The brother aged 21 who brought up seven siblings in Portsmouth

The family in later life. Only three remain.

The family in later life. Only three remain.

Alan Sanger and his cousin Audrey (with their backs to the camera) are in the centre of this historic blitz picture taken at Fratton.

Bomb site boy is revealed, 76 years after blitz on Portsmouth

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I have been researching the bomb crater made in 1941 at Wymering and which was pictured in Smitten City, a photographic record of the bombing of Portsmouth.

I had many replies but, as ever when I talk to readers, several marvellous stories emerge. And such was the case with the Limburn family.

Arthur and Patience Limburn.

Arthur and Patience Limburn.

Patience and Arthur Limburn lived at 72, Harleston Road, Wymering, Portsmouth, and raised eight children – Arthur, George, Ronald, Leslie, Vera, Elsie, Doreen and Brenda.

Arthur Snr died, aged 41, in 1941, the legacy of being gassed in the First World War.

Patience died just four weeks after her husband as the result of a thrombosis.

Their children were left alone.

Les Limburn.

Les Limburn.

Today there would be counsellors, family allowance, free rent and other benefits to help the family, but back then there was little assistance.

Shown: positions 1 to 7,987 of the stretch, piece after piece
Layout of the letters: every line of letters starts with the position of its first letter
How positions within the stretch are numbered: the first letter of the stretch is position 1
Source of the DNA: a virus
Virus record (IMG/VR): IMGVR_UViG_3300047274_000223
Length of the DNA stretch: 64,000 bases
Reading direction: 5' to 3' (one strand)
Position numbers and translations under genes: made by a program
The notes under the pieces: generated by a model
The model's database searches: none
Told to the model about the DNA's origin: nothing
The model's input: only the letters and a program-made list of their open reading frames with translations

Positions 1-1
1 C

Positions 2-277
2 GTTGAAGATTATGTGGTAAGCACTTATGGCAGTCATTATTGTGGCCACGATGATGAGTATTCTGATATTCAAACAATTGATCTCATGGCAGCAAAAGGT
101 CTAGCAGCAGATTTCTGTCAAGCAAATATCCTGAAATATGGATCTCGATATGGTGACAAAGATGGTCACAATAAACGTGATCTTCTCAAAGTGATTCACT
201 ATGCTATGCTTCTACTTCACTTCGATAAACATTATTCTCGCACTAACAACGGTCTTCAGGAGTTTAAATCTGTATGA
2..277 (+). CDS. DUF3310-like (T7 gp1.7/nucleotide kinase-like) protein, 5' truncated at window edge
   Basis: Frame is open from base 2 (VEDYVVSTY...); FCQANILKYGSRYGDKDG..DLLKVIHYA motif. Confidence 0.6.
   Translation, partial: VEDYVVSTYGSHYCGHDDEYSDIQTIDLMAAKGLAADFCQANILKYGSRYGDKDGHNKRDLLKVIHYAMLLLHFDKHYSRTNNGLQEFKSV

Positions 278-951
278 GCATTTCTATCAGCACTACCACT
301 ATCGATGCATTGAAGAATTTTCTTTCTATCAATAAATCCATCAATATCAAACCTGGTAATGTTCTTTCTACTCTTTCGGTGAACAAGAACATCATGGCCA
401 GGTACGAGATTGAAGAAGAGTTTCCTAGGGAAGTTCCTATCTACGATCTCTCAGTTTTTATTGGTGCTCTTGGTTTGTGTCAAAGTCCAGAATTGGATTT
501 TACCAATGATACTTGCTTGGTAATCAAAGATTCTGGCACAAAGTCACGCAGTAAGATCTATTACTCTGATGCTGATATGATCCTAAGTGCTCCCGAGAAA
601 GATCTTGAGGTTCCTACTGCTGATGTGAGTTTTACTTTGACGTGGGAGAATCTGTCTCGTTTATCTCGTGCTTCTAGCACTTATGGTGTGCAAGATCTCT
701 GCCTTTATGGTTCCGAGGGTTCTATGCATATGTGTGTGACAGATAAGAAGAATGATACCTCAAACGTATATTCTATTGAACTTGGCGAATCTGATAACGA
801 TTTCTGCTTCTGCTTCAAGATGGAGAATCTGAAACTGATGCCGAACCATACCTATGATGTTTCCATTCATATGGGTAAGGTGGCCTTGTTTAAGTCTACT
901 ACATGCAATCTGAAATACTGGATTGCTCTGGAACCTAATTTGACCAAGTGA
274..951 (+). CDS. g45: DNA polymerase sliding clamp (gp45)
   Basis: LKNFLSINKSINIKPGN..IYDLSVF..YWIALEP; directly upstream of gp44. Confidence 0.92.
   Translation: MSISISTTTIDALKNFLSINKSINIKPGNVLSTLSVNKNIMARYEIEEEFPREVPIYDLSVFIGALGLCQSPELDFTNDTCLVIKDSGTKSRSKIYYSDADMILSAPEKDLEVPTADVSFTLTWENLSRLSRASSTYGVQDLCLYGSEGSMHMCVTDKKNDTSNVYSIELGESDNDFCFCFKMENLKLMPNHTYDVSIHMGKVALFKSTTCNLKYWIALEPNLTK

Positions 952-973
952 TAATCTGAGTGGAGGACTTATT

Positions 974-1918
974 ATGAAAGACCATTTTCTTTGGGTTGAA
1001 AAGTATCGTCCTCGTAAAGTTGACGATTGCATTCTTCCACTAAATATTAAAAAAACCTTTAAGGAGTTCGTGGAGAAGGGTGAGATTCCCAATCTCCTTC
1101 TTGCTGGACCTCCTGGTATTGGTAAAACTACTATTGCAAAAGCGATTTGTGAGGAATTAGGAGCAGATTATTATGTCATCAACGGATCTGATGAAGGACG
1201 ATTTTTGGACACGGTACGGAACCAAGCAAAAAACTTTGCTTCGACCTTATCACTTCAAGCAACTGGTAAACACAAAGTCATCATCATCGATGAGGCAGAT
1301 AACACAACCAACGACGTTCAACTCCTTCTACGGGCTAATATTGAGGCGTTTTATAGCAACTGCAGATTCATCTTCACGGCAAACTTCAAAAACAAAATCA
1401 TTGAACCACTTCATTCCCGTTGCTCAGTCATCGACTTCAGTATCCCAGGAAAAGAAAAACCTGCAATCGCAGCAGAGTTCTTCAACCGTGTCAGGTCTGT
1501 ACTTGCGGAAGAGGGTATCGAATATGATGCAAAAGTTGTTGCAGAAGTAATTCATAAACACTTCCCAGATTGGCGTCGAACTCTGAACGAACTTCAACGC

The oldest son, Arthur, was determined the family would not be split up and he swore he would raise them himself.

He was 21 when their parents died and a short while later he was called up to join the army.

He went to the authorities and told them in no uncertain terms he would not be going and that he intended to raise his family whether they liked it or not.

After much debate the authorities conceded defeat.

Arthur was a projectionist at the Plaza cinema at Bradford Junction, Portsmouth, and all his wages went on paying the rent on the house and feeding the family.

Two sisters, Vera and Elsie, had left school at 14 and what meagre wages they earned also went into the pot.

Les Limburn, now aged 85, is one of only three of the family remaining. Ron, 88, and Brenda, 80, survive with him.

Les was 10 when his parents died and he tells me Arthur did a marvellous job bringing up the family in the right way. ‘None of us was ever in trouble with the police or at school. Arthur would have killed us if we did.’

He cannot remember much about events of the time as he was out with his pals most days after school and at weekends ‘over Portsdown Hill’.

He can remember when he and his pals found a cache of a dozen .303 rifles wrapped in waterproofing. They reported it to the police who promptly took Les and his friends in for questioning. They could not establish where the lads could have possibly stolen a dozen rifles from, so they were released.

After that bomb dropped on Wymering, Les and the two youngest sisters, Doreen and Brenda, were evacuated to Petworth.

Les remembers vividly that while they were there the school took a direct hit killing 28 children.

In later life Les went on to join the army. He served for a short while at Fort Widley, a short walk from his home. He later served in Egypt.

Vera later joined the Waafs, George joined the RAF and Ronald also joined the army.

I will be writing the full story of the Wymering bomb next week.

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